Introducing Lyndhurst

August 23, 2012 by Cindi Malinick

My name is Cindi Malinick. I'm the Louise B. Potter senior director of sites stewardship in the National Trust's Historic Sites Department. It is my honor to serve as the project manager for the next phase of National Treasures work at Lyndhurst, a National Trust Historic Site.

Located on the Hudson River just 20 miles north of Manhattan, Lyndhurst is an extraordinary historic place because, across the ownership of three families and the National Trust, all changes to the property have been deeply respectful of the exceptional quality of what already existed.

The influential American architect A.J. Davis designed the outstanding Gothic Revival manse in 1838 for William Paulding, Jr., a brigadier general in the War of 1812 and twice the mayor of New York City. Eventually the home of Cornelius Vanderbilt’s arch nemesis, railroad tycoon Jay Gould, the home and its landscape today reflect nearly 175 years of life on the river. The site's 67 park-like acres include 16 historic structures, such as a Lord & Burnham steel-framed greenhouse complex and the oldest regulation bowling alley in the United States. Also, the site contains a spectacular collection of more than 4,000 objects, including priceless furniture designed specifically for the house by A. J. Davis.

The National Trust's goal is to transform Lyndhurst into a vibrant, sustainable, and well-maintained historic site. Moving forward, we will focus on four primary values that have shaped and guided Lyndhurst throughout its history: unity, artistry, community, and rejuvenation.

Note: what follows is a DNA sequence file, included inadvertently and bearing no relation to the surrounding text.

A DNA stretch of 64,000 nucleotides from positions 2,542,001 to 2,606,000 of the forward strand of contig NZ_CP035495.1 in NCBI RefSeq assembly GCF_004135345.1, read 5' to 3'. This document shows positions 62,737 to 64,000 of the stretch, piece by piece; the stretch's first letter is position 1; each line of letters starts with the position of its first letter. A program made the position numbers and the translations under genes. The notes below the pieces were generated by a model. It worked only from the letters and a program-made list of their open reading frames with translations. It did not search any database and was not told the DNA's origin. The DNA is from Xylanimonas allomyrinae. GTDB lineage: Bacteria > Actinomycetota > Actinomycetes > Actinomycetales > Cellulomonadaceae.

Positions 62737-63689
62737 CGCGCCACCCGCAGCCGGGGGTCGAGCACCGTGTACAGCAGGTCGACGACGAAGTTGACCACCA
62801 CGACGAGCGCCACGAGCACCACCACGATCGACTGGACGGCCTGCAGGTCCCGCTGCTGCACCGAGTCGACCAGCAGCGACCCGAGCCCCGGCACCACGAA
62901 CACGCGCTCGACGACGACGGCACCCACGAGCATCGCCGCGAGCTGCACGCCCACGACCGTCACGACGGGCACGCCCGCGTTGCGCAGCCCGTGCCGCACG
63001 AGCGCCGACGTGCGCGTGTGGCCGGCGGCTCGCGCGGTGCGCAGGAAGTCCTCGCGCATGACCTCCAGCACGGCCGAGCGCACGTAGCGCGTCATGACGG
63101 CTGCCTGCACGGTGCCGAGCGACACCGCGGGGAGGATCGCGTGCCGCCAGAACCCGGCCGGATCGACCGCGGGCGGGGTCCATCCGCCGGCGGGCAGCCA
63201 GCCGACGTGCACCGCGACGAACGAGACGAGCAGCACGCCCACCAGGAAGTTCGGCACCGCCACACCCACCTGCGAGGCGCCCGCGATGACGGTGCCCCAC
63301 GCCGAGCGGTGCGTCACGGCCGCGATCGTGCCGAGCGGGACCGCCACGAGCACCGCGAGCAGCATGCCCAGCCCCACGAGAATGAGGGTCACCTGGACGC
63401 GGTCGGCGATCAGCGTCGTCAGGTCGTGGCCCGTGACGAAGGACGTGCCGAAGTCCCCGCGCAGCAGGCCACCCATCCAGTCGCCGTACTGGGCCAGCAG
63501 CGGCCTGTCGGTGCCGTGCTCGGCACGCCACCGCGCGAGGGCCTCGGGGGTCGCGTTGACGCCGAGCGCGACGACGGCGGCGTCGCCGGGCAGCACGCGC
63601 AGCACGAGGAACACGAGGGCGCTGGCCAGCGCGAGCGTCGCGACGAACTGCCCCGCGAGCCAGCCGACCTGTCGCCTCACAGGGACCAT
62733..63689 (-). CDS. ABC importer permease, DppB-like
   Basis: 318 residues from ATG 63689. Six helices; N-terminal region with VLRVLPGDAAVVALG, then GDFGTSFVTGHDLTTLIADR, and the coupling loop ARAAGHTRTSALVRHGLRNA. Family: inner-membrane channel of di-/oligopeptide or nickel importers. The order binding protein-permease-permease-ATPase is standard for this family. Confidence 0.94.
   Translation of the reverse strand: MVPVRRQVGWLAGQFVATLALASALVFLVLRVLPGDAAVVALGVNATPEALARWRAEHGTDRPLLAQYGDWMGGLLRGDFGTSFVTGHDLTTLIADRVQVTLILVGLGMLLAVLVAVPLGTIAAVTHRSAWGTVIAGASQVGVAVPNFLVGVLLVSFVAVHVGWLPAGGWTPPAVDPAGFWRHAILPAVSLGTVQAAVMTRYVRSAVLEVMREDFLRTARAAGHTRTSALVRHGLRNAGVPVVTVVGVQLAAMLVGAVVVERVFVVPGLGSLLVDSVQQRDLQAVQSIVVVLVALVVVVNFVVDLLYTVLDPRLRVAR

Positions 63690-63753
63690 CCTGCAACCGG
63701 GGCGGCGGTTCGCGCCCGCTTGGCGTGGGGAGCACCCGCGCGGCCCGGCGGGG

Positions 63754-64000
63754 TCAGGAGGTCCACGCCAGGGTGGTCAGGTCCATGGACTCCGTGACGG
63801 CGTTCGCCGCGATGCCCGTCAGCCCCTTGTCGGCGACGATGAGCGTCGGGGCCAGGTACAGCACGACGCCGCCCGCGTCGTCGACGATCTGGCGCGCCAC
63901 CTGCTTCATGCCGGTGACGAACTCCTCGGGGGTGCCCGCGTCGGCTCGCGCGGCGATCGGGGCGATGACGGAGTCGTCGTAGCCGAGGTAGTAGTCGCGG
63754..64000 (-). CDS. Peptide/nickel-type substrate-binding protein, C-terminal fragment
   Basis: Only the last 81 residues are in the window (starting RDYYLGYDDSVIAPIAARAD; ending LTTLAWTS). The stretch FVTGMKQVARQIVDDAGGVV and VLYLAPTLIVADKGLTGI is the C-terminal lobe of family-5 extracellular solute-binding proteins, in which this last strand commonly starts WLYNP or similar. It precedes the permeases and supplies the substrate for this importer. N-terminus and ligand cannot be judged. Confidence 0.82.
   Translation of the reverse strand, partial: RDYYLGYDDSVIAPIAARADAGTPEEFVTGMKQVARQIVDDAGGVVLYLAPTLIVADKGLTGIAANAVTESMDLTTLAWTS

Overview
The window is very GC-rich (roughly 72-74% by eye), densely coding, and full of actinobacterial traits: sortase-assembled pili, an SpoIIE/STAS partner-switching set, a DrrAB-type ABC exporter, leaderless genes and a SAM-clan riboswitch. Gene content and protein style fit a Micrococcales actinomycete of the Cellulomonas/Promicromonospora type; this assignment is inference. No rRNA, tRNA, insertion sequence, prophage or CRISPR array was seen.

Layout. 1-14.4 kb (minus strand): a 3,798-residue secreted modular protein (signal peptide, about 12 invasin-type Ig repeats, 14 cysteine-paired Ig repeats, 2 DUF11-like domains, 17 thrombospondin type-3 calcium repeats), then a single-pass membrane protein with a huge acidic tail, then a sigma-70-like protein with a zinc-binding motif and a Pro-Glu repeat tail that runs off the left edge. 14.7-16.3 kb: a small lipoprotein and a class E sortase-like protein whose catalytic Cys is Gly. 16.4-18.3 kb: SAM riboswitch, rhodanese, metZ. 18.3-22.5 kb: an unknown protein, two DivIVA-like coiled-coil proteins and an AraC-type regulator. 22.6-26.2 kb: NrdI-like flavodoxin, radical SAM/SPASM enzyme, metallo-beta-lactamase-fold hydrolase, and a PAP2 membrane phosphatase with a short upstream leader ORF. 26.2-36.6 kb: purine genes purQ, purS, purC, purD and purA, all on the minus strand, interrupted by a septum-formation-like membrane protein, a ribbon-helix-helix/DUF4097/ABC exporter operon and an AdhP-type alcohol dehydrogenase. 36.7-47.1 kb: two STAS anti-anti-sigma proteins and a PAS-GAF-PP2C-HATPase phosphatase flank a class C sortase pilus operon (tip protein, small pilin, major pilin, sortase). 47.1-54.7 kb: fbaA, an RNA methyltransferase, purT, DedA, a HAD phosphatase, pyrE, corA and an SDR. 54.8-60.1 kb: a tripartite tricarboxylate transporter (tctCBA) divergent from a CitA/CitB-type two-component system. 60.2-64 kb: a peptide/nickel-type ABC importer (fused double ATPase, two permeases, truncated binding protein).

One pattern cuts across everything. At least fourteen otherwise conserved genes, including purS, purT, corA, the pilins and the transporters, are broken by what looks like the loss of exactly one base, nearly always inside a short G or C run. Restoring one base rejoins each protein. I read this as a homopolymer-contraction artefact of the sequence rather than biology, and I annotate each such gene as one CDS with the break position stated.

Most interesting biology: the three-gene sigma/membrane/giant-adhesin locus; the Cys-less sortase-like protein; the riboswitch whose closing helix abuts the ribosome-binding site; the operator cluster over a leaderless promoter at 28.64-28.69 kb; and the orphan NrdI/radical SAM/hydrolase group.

Guided by these values and the corresponding principles that carry them forward into new uses and partnerships, the next chapter in Lyndhurst’s story will be one characterized by both a renewal of the site’s vitality and a respect for its history. The conservation of the buildings, landscape, and collections will exemplify mindful preservation and will inform all new uses. The exceptional quality of design, art, and craft found throughout the estate will inspire new work in architecture, landscape architecture, decorative arts, and fine arts. Lyndhurst’s historic connections with and service to surrounding communities will be celebrated and expanded by strengthening existing partnerships and developing new ones with educational institutions, other nonprofit organizations, and local governments. Finally, the property’s historic use as a retreat where people took pleasure in natural beauty, sports, and the arts will be more fully realized through new ventures.

Transforming Lyndhurst will take time and tenacity. The National Trust's team looks forward to the coming months as we continue our relentless focus on this stunningly beautiful and potential-filled historic site.


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